Can you see the future? God can. This week, we begin to explore God’s eternality in Deuteronomy 33:27.
“The eternal God is your dwelling place, and underneath are the everlasting arms.”
- Deuteronomy 33:27a
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Transcript: We’re discussing the attributes of God, and we are in the middle of a series where we are talking about the eternality of God. I personally love to contemplate God’s eternality, because I don’t understand it all. It is mysterious. But nonetheless, I end up worshiping. And that’s what I want all of us to do after we’ve had this discussion.
The text of Scripture today comes to us from Deuteronomy chapter 33, verse 27. You’ve probably heard it. “The eternal God is your dwelling place—” now, if you memorized it in the King James like I did, it is, I think, “The eternal God is your refuge.” But then it says, “And underneath are the everlasting arms.” The simple fact is God does not exist in time like we do, because He is eternal. I’ve struggled with this, trying to understand how can God be out of time and exist in another realm. But someone helped me by explaining it this way: Suppose I had a map here on the table, and I could see the entire map before me. And you might be in a car or riding a bicycle along one of the roads; and you’d see trees, and you might see buildings, and so forth. But you would have no idea what lies ahead of you. You’d have to get there first.
And that’s why It’s very difficult for us to remember the future, isn’t it? Have you ever asked someone that? “How well are you doing remembering the future?” Well, we can’t remember the future, because the future isn’t here for us. But God sees the entire map. He sees the future. God has already been in the New Jerusalem. God has already seen the Great Tribulation and the return of Jesus Christ to Earth—everything. I mean, this is mind boggling. And we’re gonna talk about this when we also talk about His omniscience.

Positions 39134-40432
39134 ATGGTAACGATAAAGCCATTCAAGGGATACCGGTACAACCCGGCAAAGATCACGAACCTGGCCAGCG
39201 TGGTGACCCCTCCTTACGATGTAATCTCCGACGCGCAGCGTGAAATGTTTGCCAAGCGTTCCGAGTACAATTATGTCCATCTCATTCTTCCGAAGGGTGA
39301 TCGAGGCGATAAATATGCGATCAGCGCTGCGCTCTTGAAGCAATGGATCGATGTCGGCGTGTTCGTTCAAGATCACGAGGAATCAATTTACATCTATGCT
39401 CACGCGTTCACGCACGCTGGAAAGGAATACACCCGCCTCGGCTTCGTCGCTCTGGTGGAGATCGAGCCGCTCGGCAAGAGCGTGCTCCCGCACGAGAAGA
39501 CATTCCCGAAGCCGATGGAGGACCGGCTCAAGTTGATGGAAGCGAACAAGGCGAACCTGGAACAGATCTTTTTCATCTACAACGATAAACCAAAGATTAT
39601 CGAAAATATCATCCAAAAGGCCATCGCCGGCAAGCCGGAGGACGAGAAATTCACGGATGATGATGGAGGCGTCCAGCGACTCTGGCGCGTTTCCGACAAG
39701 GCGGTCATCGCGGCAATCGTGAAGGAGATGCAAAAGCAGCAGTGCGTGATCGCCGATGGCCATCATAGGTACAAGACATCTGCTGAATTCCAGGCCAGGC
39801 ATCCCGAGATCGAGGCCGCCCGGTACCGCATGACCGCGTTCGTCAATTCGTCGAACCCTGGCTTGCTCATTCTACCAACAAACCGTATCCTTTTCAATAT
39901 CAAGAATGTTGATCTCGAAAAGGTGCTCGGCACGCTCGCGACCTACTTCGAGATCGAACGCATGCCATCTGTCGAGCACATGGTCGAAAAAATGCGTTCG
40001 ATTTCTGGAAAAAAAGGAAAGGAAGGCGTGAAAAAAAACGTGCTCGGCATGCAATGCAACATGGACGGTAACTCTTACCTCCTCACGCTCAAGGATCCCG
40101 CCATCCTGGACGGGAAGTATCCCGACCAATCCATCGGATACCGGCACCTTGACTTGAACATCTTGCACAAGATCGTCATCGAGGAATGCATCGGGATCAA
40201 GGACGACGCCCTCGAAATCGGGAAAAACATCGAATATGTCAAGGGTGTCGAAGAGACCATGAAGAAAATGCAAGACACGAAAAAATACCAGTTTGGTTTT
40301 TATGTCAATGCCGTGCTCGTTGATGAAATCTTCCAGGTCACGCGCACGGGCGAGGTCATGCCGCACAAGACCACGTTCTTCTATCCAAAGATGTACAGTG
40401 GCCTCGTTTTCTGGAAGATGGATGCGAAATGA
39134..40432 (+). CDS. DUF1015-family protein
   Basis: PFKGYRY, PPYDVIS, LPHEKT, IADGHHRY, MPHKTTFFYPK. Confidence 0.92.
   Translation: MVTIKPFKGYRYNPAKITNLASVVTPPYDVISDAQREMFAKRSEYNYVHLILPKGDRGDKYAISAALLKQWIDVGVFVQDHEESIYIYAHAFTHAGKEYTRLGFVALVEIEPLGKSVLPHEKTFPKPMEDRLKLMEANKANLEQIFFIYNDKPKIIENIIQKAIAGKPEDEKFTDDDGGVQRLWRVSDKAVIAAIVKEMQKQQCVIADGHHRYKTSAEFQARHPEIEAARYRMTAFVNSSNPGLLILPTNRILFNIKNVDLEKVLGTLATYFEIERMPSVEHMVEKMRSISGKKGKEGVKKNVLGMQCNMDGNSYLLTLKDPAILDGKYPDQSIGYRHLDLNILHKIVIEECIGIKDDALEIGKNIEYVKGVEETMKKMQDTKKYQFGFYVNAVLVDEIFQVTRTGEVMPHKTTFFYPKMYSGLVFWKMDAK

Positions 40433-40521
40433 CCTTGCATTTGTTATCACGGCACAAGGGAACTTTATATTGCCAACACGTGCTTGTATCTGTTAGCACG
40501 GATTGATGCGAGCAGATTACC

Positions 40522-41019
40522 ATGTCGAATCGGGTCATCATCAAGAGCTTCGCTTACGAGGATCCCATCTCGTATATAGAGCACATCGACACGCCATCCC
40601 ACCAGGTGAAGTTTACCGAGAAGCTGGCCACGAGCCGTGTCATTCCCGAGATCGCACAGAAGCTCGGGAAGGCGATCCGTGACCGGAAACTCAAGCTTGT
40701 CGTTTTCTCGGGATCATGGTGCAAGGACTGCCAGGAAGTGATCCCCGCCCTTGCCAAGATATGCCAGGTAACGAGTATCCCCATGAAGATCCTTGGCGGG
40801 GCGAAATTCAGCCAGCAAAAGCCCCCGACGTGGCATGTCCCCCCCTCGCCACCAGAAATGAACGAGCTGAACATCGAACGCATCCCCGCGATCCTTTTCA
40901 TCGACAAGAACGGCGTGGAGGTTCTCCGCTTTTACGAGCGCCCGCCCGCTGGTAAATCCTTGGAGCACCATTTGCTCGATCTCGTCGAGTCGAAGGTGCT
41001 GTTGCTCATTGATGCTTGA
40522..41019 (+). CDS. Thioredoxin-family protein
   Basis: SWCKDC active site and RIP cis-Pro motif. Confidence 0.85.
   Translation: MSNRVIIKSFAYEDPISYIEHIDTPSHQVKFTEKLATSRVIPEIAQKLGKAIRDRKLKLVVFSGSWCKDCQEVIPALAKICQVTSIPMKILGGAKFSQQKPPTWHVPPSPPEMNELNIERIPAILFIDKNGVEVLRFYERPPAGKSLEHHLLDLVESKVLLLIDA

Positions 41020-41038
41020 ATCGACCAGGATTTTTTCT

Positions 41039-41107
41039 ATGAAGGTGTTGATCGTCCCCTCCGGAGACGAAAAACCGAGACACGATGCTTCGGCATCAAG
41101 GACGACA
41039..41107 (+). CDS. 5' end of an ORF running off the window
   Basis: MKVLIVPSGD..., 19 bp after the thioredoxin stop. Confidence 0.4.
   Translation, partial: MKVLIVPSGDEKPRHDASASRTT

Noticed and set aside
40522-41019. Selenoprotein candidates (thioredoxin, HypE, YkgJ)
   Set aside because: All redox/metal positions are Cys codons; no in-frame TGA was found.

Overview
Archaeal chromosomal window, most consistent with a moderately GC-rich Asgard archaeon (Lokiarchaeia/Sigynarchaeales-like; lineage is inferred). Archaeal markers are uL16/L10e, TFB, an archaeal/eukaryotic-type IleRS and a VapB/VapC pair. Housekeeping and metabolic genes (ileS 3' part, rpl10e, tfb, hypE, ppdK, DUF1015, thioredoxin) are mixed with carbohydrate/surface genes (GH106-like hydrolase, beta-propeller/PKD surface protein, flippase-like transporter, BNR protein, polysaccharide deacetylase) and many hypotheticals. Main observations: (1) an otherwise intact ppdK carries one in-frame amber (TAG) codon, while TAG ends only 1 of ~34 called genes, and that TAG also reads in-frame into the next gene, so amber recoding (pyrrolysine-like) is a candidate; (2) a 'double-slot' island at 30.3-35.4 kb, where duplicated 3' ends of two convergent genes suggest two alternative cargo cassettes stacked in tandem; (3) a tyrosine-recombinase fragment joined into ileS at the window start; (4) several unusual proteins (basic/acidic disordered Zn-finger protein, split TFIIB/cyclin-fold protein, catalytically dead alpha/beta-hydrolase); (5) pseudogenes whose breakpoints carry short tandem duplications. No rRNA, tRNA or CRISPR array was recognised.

But everything is present to God. You know what that means? I wish we could apply it very directly and say that there’s really no use us worrying about the future, because clearly, God is already there. He is in your tomorrows. And underneath—the Bible says He is our refuge—and underneath are the everlasting arms of God. And I want you to remember that in your struggles and in your trial.
Come with me to 1939. It’s Christmas Day, and King George is speaking to the people in England and trying to give them encouragement. Now, you must recognize that this was at a time when England was at war, and there was no way that they would know that they would win. It’s so easy for us to look at it and say, “Well, they won the war.” But during that period of time, they didn’t know how it was going to go. So King George wanted to encourage the British people, and he quoted a poem by a woman by the name of Minnie Haskins. By the way, she was alive when that happened, but no one told her that he had quoted it. But she discovered that he had quoted it at a later time.
This is the poem—I’m gonna see if I can quote it to you from memory: “I spoke to the man at the gate of the year and said to him, ‘Give me a light, that I might walk safely, tread safely into the unknown.’ He said, ‘Go into the darkness, but put your hand in the hand of God, and that shall be better than light to you, and better and more safe than a known way.’” Put your hand into the hand of God. “The eternal God is our refuge, and underneath are the everlasting arms.”
I may be speaking to someone today, and you are in darkness. Put your hand in God’s hand, and it shall be better than light to you, and better and safer than a known way. I cannot help but think to myself that if we really understood—if we were to understand God better, we’d trust Him more. Because today, my friend, underneath you are the everlasting arms. Today, go with God, and I’ll see you right here next time.